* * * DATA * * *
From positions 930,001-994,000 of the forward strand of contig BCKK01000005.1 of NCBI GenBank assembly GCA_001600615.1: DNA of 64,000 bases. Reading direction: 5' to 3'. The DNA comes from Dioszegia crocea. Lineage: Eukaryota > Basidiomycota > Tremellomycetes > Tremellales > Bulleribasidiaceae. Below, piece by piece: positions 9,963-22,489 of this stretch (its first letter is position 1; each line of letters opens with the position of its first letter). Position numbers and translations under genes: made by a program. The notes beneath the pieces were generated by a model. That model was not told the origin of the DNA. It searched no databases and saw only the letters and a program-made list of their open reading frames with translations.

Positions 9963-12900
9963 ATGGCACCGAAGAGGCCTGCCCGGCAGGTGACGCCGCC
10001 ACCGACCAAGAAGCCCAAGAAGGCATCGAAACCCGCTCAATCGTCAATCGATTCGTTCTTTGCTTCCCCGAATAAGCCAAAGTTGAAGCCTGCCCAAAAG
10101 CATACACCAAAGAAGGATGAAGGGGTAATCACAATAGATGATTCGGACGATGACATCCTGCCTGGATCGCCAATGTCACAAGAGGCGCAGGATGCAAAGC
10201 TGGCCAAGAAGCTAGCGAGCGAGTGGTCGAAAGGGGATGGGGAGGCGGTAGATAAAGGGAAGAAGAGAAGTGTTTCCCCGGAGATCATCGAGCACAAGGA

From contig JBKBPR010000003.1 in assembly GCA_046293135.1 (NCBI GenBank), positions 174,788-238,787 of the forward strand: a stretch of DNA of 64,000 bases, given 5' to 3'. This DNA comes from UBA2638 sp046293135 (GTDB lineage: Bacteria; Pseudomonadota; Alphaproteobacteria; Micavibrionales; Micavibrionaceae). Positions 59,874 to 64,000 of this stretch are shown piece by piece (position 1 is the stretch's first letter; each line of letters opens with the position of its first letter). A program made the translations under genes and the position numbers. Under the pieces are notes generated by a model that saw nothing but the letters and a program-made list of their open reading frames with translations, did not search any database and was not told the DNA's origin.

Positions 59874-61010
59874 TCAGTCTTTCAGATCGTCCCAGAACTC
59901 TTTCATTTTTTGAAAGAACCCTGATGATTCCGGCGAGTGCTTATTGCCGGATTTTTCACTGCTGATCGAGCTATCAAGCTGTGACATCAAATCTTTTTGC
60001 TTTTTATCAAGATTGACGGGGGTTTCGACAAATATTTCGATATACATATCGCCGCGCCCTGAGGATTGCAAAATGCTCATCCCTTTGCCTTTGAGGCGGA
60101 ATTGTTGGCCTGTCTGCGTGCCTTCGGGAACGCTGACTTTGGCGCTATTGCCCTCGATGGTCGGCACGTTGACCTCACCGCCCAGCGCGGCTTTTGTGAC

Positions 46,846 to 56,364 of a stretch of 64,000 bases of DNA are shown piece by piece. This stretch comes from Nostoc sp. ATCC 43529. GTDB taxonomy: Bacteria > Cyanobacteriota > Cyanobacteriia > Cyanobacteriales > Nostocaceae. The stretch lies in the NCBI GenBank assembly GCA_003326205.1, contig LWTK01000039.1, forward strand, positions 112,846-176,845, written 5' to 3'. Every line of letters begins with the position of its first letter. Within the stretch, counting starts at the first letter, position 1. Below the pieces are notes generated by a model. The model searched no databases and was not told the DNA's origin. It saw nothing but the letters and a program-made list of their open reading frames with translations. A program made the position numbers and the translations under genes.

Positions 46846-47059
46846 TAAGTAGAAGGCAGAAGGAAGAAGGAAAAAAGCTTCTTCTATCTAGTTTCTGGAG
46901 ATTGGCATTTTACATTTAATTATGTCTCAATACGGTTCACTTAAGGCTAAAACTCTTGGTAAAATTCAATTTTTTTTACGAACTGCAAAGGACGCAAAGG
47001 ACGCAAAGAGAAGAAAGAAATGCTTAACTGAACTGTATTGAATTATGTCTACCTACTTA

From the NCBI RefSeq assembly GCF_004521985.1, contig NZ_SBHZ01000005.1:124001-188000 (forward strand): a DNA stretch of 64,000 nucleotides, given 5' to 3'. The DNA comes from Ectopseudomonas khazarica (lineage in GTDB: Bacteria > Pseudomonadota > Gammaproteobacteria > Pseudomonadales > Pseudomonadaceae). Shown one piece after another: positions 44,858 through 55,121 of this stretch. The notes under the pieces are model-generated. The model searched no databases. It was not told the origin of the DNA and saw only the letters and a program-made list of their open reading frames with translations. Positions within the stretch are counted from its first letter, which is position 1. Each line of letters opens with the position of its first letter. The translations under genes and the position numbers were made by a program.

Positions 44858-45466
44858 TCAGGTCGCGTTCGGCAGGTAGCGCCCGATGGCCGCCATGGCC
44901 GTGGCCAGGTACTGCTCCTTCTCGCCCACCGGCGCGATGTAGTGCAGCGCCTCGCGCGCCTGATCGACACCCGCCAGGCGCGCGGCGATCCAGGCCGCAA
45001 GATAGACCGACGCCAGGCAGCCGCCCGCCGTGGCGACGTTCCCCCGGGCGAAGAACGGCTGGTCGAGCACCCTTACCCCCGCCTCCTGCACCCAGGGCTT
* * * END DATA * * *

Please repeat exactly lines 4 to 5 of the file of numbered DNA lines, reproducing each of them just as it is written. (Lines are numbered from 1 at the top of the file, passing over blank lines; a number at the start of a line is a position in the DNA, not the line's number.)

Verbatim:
10001 ACCGACCAAGAAGCCCAAGAAGGCATCGAAACCCGCTCAATCGTCAATCGATTCGTTCTTTGCTTCCCCGAATAAGCCAAAGTTGAAGCCTGCCCAAAAG
10101 CATACACCAAAGAAGGATGAAGGGGTAATCACAATAGATGATTCGGACGATGACATCCTGCCTGGATCGCCAATGTCACAAGAGGCGCAGGATGCAAAGC